Traditional pig breeds could boost pork industry's sustainability

An EU-funded project has researched lesser-known and not industrially farmed pig breeds in a bid to help Europe's pork industry diversify and become more sustainable. This could help save endangered breeds, benefit the environment and result in new, high-quality meat options for consumers.

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  Benin
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  Bosnia and Herzegovina
  Brazil
  Bulgaria
  Burkina Faso
  Cambodia
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Countries
Countries
  Algeria
  Argentina
  Australia
  Austria
  Bangladesh
  Belarus
  Belgium
  Benin
  Bolivia
  Bosnia and Herzegovina
  Brazil
  Bulgaria
  Burkina Faso
  Cambodia
  Cameroon
  Canada
  Cape Verde
  Chile
  China
  Colombia
  Costa Rica
  Croatia
  Cyprus
  Czechia
  Denmark
  Ecuador
  Egypt
  Estonia
  Ethiopia
  Faroe Islands
  Finland
  France
  French Polynesia
  Georgia


 

Published: 4 September 2019  
Related theme(s) and subtheme(s)
Agriculture & foodAgriculture  |  Animal health and welfare
Environment
Industrial researchIndustrial processes & robotics  |  Materials & products
Research policyHorizon 2020
Countries involved in the project described in the article
Croatia  |  France  |  Germany  |  Italy  |  Lithuania  |  Portugal  |  Serbia  |  Slovenia  |  Spain
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Traditional pig breeds could boost pork industry's sustainability

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© bernardbodo, #85795899, source: stock.adobe.com 2019

From sausages to chops, pork is the most consumed meat in the world. This means that pig farming in Europe is big business. However, to ensure its future sustainability, the industry needs to address crucial issues including environmental protection, animal welfare, its public image and availability of land for production.

One way of doing this is exploring heritage pig breeds that are not industrially reared. Currently, the dominance of large-scale, profit-driven pig farming has meant that over 95 % of European pork production revolves around a few breeds. Meanwhile, many traditional breeds have been abandoned and are now endangered.

In an effort to bring about change, the EU-funded TREASURE project researched 20 local European pig breeds. These included more well-known ones such as the Iberian in Spain or the Mangalitsa in Serbia, as well as lesser known breeds like the Krškopolje pig in Slovenia, the Moravka in Serbia, the Gascon in France and the Cinta Senese in Italy.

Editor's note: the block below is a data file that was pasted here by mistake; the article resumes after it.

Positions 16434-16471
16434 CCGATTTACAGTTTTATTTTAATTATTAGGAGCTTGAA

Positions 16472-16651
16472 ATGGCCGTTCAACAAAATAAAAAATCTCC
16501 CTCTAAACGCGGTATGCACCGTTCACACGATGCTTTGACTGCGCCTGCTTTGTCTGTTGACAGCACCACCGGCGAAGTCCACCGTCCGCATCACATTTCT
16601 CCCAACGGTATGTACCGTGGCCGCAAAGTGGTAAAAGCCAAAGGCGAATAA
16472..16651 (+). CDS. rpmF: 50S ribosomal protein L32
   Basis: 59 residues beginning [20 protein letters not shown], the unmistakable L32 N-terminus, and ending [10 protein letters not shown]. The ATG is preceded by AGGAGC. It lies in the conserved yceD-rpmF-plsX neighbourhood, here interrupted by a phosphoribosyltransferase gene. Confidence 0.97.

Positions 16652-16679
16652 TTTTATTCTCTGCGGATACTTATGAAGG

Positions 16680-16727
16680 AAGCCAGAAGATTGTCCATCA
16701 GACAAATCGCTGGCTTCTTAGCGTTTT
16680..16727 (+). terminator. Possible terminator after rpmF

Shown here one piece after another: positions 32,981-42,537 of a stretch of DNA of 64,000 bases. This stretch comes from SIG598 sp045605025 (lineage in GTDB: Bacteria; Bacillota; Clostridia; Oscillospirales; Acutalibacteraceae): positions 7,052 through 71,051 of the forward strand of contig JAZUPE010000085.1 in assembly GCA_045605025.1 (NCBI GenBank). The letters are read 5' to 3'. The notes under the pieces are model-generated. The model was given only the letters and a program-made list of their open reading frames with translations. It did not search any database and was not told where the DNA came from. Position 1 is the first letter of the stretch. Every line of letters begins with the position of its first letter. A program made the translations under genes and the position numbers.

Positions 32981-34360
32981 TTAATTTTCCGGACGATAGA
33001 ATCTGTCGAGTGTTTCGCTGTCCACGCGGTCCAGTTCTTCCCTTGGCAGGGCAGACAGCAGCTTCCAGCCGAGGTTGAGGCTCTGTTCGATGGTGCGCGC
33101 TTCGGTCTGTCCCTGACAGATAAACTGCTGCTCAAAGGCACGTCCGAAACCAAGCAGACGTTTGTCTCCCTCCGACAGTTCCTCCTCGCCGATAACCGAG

‘Driven only by agricultural outputs and economic efficiency, the current food system has become unsustainable and pork production is no exception,’ says TREASURE project coordinator Marjeta ÄŒandek-Potokar, research scientist at the Agricultural Institute of Slovenia. ‘Diversifying breeds and managing them correctly could help address the challenges of future pig production. TREASURE is taking the first step in this direction by studying uncommon breeds in more detail than ever before.’

Genetics and diet

The project compiled data that can help conserve and boost the use of different indigenous pig populations. It uncovered the genomic information of all the pig breeds it studied to understand their structure and diversity, and to help prevent inbreeding. It also put together details on endangered breeds, dietary needs, locally available feed resources, pig welfare needs, traditional animal management techniques, emissions from grazing, manure management practices and local pig product recipes using local breeds.

TREASURE studied the environmental impact of production systems involving three model breeds – the Gascon, the Mora Romagnola and the Krškopolje pig – and analysed how to make them greener. For example, a farm’s ecological footprint can be lower when pig feed is produced by the farm itself.

The project developed and rediscovered high-quality pork products and researched potential innovations for enhancing their health benefits, such as reducing salt content, shortening meat smoking times, and reducing the use of nitrites.

According to TREASURE researchers, the Iberian pig is a good example of how a less efficient traditional breed can be used for a high-end, popular product like jamon iberico, while preserving production techniques and more sustainable practices.

Consumer image

TREASURE researched how pork products are viewed by consumers. It found that information such as meat quality, sustainable rearing methods, good animal welfare, and preserving local tradition and economies is important to people.

‘Our assessment of consumer acceptability of traditional and innovative-traditional pork products from little-known local breeds across Europe will help pork producers develop the products and marketing strategies for high-quality pork products,’ says ÄŒandek-Potokar.

The project also designed a strategy for a European trademark to distinguish local, non-industrialised pig breeds, providing strong branding.

According to TREASURE, pig production systems of the future should be in line with available natural resources while focused on providing high-quality food products.

Project details

  • Project acronym: TREASURE
  • Participants: Slovenia (Coordinator), France, Germany, Croatia, Italy, Lithuania, Portugal, Serbia, Spain
  • Project N°: 634476
  • Total costs: € 3 395 987
  • EU contribution: € 3 395 987
  • Duration: April 2015 to March 2019

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